• Recognize that auditors inspect only a sample of equipment, focusing on factory processes.
  • Involve your HACCP team in evaluating equipment introduction and maintenance processes.
  • Consider incorporating equipment design and construction evaluations into hygiene and housekeeping inspections as per Clause 3.4.4, facilitating easier monitoring of this critical aspect of your operation.

4.4.8  Doors (both internal and external) shall be maintained in good condition.

Despite serving as a clear indicator of a site's standards, doors present an ongoing challenge in meeting audit compliance. As the primary means of access and an external barrier to the external environment, this aspect is notably overlooked. The doors at your factory should adhere to the following criteria: they must be close-fitting, impervious to pests, well-maintained, in optimal working condition, and closed during production activities. However, audits conducted since February 2023 have revealed a troubling trend wherein a significant number of doors:

  1. Show signs of damage
  2. Lack proper sealing
  3. Require maintenance that has not been carried out
  4. Remain open during production hours

Recommended Actions

If you harbor concerns regarding the state of the doors on your premises, it is imperative that you:

  • Promptly address any necessary repairs. Initiate discussions with your maintenance team to establish a plan of action. 
  • Consider implementing a Wireless Monitoring System, which can automatically monitor door activity and send alerts in case of any incidents.
  • Recognize the importance of preventative maintenance. Rather than waiting for issues to arise, your maintenance team should proactively safeguard the integrity of the doors from the outset. Incorporate this aspect into routine hygiene and housekeeping inspections. 
  • It is advisable to rotate inspectors from various departments to ensure a fresh perspective during each inspection.

4.4.1 Walls shall be finished and maintained to prevent the accumulation of dirt, minimize condensation and mold growth, and facilitate cleaning.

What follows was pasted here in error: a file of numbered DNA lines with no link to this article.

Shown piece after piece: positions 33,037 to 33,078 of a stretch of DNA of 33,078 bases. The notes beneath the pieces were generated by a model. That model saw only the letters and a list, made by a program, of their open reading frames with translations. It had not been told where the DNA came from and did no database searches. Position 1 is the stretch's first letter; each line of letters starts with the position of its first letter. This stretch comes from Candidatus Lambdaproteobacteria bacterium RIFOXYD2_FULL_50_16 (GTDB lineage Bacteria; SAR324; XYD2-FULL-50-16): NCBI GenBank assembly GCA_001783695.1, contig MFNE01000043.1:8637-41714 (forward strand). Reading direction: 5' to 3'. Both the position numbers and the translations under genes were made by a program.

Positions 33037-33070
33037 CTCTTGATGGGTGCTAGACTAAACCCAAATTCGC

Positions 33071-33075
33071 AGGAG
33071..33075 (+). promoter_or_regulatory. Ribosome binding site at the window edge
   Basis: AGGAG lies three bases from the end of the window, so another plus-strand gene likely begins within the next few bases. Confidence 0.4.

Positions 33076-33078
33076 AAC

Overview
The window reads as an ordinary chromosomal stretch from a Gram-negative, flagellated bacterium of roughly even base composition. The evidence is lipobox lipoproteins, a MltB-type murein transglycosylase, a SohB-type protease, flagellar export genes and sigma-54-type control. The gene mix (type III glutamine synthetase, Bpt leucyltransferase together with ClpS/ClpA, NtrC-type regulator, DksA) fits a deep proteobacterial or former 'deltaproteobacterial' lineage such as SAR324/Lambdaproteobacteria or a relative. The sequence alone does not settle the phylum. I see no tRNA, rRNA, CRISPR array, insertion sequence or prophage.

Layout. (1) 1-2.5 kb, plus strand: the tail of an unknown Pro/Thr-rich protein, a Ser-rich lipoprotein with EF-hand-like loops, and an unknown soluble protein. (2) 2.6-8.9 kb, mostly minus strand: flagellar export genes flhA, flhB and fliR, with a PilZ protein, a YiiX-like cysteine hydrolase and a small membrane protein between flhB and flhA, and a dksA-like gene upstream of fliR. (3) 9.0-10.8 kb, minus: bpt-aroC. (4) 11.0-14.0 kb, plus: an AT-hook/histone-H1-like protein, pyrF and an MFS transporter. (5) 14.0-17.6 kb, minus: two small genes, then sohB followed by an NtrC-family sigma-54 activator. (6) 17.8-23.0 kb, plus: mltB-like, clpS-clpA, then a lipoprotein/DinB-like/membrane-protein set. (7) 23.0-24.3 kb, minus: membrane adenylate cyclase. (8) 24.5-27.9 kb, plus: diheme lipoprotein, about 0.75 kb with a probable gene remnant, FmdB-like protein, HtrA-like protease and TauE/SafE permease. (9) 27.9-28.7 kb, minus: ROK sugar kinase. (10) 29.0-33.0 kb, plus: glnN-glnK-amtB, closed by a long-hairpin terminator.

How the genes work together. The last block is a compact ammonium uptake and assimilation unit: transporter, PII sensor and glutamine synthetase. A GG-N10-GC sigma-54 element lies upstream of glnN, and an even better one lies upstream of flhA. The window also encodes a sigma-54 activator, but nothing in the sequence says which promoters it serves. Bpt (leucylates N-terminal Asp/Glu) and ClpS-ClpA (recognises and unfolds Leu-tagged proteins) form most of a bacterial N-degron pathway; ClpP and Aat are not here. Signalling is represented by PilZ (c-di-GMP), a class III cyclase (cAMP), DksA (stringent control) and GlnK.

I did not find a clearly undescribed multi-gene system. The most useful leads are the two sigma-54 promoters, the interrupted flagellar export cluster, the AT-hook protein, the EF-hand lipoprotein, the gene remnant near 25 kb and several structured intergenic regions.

The prominence of your site's walls rivals that of its doors, making them impossible to ignore. However, numerous sites are grappling with this issue, as evidenced by non-conformities in both Issues 8 and 9 of the BRCGS Global Food Safety Standard.

Recommended Actions

To address this, it is required to assess the design of the walls themselves to prevent non-compliance. The materials and structure must meet hygienic standards and be suitable for the operational demands of a factory. Regular inspections are essential to detect any damage or deterioration promptly. Moreover, careful consideration must be given to what is affixed to the walls, as many sites fall short in this regard. Whether it's shelves, shadow boards, signage, or PPE dispensers, these fixtures must adhere to hygienic standards and undergo routine inspection.

Collaboration with the Hygiene Team is paramount. They are responsible for cleaning these wall-mounted items and should be made aware of hard-to-reach areas behind them. These spaces are prone to harboring pests, condensation, and mold, posing risks that must be addressed proactively by your team before they are flagged by auditors. 


Given below is a brief overall takeaway that can be drawn from the information gathered on non-compliance in the implementation of BRCGS Global Standard Food Safety Issue 9.

Key Trends 

  • The pattern of non-conformances noted seems to be predominantly related to basic procedures.
  • Hygiene continues to be a key area of non-conformances despite clause 4.11.1 having no change from V8 to V9.
  • Short-termism (thinking about budget rather than hygienic design, or meeting a customer deadline at the expense of good equipment choice).

Way Forward

  • Getting the basics right is what underscores the foundational principles that are important for success in food safety.
  • Teams in a food enterprise need to be trained to identify and manage risk.
  • By focusing on key aspects where the non-conformities are concentrated such as chemical management, facility maintenance, etc., sites can establish a solid framework, not only for meeting the requirements of the standard but also for creating a culture of excellence and safety in food production.
  • Effective corrective action reporting and root cause analysis, preventative maintenance, and prerequisites should be mainstreamed as they are very integral to what is happening on the site. 

Stay Compliant to BRCGS Food Safety Issue 9 with Smart Food Safe 

Smart Food Safe presents a one-stop optimal solution tailored to meet BRCGS Food Safety Issue 9 standards and stay away from non-compliance. Through our pioneering tech-enabled features in software modules such as Smart Record, Smart Doc, Smart EMP, Smart Audit, Smart CAPA, Smart Training, and many more, we equip businesses with the tools necessary to uphold the discipline in conducting basic protocols critical for achieving food safety excellence. 

By integrating Smart Food Safe into their operations, food industries can establish a resilient compliance framework, fostering a culture deeply rooted in preventive food safety management. Offering a cost-effective platform, we deliver tangible returns on investment, empowering food enterprises to streamline operations, enhance product quality, and ensure conformance with BRCGS Food Safety Issue 9, all while maintaining real-time traceability and digital transparency.